real Eugene McCarthy." Steinem had met McGovern in 1963 on the way
to an economic conference organized by John Kenneth Galbraith
and had been
impressed by his unpretentious manner and genuine consideration of
her opinions. Five years later in 1968, Steinem was chosen to pitch
the arguments to McGovern as to why he should enter the
presidential race that year. He agreed, and Steinem "consecutively
or simultaneously served as pamphlet writer, advance "man," fund
raiser, lobbyist of delegates, errand runner, and press
lost the nomination in the infamous 1968 Democratic National
Convention in Chicago.
Steinem gave McGovern credit for standing on the platform with
Humphrey in a show of unity after Humphrey had clinched the
nomination, whereas McCarthy refused the same gesture. She later
wrote of her astonishment at Humphrey's "refusal even to suggest to
Chicago Mayor Richard J. Daley
that he control the rampaging
and the bloodshed in the streets."
By the 1972 election, the Women's Movement was rapidly expanding
its political power. Steinem, along with National Organization for
founder Betty Friedan
Congresswomen Shirley Chisholm
, and others, had founded the
in July 1971. Steinem attempted to run as a
national delegate in support of Chisholm's presidential
Nevertheless, Steinem was reluctant to re-join the McGovern
campaign. Though she had brought in McGovern's single largest
campaign contributor in 1968, she "still
had been treated
like a frivolous pariah by much of McGovern's campaign staff." In
April 1972, Steinem remarked that he "still doesn't understand the
McGovern ultimately excised the abortion issue from the party's
platform. (Recent publications show McGovern was deeply conflicted
on the issue.) Actress and activist Shirley MacLaine
, though privately
supporting abortion rights, urged the delegates to vote against the
plank. Steinem later wrote this description of the events:
Steinem's account. Having recently gained public notoriety for her
feminist manifesto The Female
and sparring with Norman
, Greer was commissioned to cover the convention for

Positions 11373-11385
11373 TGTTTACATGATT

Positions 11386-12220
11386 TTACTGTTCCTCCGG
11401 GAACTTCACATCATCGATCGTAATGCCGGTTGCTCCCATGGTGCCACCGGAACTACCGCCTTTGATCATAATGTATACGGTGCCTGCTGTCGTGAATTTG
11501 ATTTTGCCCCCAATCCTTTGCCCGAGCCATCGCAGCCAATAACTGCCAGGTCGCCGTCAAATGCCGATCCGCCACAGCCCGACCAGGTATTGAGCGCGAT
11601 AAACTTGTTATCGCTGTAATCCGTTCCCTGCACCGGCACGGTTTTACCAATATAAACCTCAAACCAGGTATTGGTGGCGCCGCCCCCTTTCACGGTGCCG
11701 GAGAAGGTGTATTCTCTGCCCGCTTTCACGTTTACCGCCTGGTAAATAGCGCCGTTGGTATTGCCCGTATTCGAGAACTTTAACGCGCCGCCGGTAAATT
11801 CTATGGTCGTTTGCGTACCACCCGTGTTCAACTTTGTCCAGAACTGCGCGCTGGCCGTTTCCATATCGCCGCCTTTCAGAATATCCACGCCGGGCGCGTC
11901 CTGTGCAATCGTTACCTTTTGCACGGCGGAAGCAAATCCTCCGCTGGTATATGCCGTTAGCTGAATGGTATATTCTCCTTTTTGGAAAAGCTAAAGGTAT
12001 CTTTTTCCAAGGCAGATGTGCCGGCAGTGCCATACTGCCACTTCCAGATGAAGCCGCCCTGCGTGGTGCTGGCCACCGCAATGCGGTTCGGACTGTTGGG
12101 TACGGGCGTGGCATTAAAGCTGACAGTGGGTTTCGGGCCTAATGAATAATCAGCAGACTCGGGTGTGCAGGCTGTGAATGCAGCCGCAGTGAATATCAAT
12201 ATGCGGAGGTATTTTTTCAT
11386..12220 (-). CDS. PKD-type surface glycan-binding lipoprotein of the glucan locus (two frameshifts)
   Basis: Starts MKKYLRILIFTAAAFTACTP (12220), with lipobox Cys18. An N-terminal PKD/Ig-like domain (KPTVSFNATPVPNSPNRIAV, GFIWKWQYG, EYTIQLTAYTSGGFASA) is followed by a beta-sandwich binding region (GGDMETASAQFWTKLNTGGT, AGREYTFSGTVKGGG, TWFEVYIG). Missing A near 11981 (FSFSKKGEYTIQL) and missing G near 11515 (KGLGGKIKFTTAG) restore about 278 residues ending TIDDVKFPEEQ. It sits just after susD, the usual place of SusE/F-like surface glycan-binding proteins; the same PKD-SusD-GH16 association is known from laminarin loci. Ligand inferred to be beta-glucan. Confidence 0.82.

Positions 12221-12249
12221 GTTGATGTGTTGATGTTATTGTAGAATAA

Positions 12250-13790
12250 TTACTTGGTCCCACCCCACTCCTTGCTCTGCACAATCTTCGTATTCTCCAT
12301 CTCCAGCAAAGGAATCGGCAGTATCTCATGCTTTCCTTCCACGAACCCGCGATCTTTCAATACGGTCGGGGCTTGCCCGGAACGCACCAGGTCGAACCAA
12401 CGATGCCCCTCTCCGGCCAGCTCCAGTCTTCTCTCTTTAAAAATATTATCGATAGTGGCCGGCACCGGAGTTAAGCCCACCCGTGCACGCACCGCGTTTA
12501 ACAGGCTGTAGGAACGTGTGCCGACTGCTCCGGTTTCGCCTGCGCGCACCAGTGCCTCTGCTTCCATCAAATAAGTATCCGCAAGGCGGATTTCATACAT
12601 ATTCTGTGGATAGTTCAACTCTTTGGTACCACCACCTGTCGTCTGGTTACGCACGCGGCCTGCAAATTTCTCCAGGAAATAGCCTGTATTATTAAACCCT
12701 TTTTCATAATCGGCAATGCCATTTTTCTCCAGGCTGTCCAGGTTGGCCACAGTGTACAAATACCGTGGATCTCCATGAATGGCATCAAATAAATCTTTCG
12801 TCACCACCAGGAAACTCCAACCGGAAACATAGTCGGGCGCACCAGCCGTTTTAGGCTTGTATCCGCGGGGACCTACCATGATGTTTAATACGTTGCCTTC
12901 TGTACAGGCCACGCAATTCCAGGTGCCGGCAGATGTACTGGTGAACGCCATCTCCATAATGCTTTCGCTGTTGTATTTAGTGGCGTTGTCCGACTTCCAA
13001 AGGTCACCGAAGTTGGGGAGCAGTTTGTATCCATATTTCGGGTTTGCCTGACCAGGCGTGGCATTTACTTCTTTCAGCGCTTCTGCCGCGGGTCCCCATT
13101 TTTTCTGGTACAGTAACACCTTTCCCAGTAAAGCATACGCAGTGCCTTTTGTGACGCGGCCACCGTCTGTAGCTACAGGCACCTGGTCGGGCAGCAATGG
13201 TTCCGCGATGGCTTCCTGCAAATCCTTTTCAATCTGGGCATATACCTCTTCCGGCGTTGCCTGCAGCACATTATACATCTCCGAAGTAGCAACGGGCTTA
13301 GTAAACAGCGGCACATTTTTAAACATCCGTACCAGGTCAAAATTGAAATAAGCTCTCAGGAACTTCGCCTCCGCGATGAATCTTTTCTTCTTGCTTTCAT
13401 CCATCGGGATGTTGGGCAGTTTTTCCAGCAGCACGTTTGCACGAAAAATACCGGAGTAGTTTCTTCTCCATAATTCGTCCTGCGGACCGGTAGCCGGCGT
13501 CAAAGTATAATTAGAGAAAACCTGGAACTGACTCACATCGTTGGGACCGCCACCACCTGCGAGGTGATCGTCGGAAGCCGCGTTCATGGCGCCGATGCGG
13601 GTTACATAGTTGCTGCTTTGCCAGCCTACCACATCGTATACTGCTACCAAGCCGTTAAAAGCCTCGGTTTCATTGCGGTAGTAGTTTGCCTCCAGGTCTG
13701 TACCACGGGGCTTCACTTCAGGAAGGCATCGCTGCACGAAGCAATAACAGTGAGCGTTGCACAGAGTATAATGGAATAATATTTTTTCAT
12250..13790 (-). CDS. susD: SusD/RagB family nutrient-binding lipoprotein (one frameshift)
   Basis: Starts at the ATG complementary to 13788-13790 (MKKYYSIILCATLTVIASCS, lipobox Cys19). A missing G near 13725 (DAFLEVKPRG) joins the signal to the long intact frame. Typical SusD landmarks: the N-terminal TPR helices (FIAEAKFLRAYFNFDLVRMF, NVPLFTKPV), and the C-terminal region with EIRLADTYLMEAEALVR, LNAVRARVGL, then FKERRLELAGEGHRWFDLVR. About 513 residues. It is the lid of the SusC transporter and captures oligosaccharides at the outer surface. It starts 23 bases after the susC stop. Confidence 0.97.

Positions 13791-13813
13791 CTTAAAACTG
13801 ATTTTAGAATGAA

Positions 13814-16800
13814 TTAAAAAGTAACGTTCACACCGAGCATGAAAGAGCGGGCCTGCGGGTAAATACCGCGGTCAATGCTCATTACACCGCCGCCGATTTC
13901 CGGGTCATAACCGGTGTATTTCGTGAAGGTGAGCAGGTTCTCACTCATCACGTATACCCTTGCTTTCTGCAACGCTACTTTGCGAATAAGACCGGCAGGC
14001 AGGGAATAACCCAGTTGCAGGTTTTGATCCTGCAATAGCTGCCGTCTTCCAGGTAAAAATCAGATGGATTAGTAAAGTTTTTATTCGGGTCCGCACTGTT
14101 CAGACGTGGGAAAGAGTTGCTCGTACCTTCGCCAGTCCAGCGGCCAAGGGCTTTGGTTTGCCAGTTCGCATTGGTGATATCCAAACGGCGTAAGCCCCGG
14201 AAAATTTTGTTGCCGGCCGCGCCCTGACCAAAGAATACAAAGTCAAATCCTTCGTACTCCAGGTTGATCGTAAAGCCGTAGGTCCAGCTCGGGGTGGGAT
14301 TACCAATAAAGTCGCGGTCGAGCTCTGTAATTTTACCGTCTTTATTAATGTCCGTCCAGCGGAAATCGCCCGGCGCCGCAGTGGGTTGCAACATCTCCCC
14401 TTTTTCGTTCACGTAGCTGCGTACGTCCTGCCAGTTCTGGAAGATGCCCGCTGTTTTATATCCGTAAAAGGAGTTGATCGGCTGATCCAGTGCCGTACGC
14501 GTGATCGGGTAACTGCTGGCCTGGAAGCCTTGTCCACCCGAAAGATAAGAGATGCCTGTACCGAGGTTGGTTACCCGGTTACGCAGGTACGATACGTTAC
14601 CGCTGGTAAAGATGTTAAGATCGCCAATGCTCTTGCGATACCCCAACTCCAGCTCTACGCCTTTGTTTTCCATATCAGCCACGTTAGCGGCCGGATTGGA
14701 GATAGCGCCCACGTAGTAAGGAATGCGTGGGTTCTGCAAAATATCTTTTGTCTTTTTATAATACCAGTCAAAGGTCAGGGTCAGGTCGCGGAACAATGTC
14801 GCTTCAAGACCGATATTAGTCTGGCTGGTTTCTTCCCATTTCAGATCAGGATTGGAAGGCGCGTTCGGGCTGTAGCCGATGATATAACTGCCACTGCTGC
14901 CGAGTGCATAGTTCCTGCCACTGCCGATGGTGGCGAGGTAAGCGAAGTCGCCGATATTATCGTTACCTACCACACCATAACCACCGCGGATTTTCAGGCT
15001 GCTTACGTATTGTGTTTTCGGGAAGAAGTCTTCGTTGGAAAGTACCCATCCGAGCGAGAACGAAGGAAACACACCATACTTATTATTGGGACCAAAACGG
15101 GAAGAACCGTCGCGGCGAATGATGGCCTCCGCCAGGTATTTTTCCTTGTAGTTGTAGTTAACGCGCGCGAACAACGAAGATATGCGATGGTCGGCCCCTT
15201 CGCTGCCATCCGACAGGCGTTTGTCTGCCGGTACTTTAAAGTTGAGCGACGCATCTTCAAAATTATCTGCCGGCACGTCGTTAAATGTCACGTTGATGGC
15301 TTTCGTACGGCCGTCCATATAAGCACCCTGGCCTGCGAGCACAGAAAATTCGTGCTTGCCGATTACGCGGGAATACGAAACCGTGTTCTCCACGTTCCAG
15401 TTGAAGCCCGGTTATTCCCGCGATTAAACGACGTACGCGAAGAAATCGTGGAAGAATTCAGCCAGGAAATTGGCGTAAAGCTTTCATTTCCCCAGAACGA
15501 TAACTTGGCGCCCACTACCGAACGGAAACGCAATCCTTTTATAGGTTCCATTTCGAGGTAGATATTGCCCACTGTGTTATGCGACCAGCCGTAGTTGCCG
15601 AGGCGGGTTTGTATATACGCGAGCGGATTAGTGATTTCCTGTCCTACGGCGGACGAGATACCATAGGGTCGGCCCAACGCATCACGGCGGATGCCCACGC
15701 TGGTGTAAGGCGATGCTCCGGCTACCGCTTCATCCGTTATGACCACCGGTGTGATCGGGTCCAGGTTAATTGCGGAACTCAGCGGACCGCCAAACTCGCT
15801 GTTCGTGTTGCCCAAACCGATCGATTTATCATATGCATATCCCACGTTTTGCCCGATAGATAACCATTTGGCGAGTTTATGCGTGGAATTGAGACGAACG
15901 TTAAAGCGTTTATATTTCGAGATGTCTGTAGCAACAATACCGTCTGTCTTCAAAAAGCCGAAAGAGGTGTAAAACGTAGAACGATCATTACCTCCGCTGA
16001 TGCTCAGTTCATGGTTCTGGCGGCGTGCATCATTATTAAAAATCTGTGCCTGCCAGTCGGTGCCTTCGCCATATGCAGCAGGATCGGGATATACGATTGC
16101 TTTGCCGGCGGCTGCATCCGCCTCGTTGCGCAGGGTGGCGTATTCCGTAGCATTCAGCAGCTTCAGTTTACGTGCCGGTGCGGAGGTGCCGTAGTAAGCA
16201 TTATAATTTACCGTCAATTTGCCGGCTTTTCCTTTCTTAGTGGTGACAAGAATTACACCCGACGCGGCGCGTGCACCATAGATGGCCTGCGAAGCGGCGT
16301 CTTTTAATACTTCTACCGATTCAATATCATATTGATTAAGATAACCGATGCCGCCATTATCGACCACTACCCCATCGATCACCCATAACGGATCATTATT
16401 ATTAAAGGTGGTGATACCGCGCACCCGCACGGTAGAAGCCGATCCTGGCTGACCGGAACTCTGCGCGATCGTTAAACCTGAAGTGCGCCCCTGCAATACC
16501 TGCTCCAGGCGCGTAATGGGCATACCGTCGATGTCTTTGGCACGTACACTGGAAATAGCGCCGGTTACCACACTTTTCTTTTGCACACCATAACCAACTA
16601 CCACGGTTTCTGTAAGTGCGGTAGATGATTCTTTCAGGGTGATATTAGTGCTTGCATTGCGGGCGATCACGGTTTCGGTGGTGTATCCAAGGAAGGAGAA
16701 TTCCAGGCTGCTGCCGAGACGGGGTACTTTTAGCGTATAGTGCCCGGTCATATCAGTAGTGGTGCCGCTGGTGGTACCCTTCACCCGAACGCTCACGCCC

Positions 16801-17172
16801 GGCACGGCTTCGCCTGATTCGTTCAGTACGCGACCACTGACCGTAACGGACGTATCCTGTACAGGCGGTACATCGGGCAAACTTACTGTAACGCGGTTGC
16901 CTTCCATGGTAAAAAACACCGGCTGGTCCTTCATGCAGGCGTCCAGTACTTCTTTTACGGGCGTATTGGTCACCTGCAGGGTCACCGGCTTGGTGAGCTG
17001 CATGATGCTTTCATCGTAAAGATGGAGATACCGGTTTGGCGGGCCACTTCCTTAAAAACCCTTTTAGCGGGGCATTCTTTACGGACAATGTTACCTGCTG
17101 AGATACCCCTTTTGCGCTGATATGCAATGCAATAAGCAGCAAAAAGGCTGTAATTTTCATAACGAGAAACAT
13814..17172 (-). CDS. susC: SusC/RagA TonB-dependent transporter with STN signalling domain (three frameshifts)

criticized Steinem's "controlled jubilation" that 38% of the
delegates were women, ignoring that "many delegations had merely
stacked themselves with token females... The McGovern machine had
already pulled the rug out from under them."
Greer leveled her most searing critique on Steinem for her
capitulation on abortion rights. Greer reported, "Jacqui Ceballos
called from the crowd to demand abortion rights on the Democratic
platform, but Bella [Abzug] and Gloria stared glassily out into the
room," thus killing the abortion rights platform. Greer asks, "Why
had Bella and Gloria not helped Jacqui to nail him on abortion?
What reticence, what loserism had afflicted them?" Steinem later
recalled that the 1972 Convention was the only time Greer and
Steinem ever met.
The cover of Harper's that month read, "Womanlike, they did not
want to get tough with their man, and so, womanlike, they got
In the run-up to the 2004 election, Steinem voiced fierce criticism
of the Bush administration, asserting, "There has never been an
administration that has been more hostile to women’s equality, to
reproductive freedom as a fundamental human right, and has acted on
that hostility." She went on to claim, "If he is elected in 2004,
abortion will be criminalized in this country." At a Planned Parenthood event in Boston, Steinem
declared Bush "a danger to health and safety," citing his
antagonism to the Clean Water Act,
reproductive freedom, sex education, and AIDS
Steinem was an active political participant in the 2008 election.
She praised both the Democratic front-runners, commenting, "Both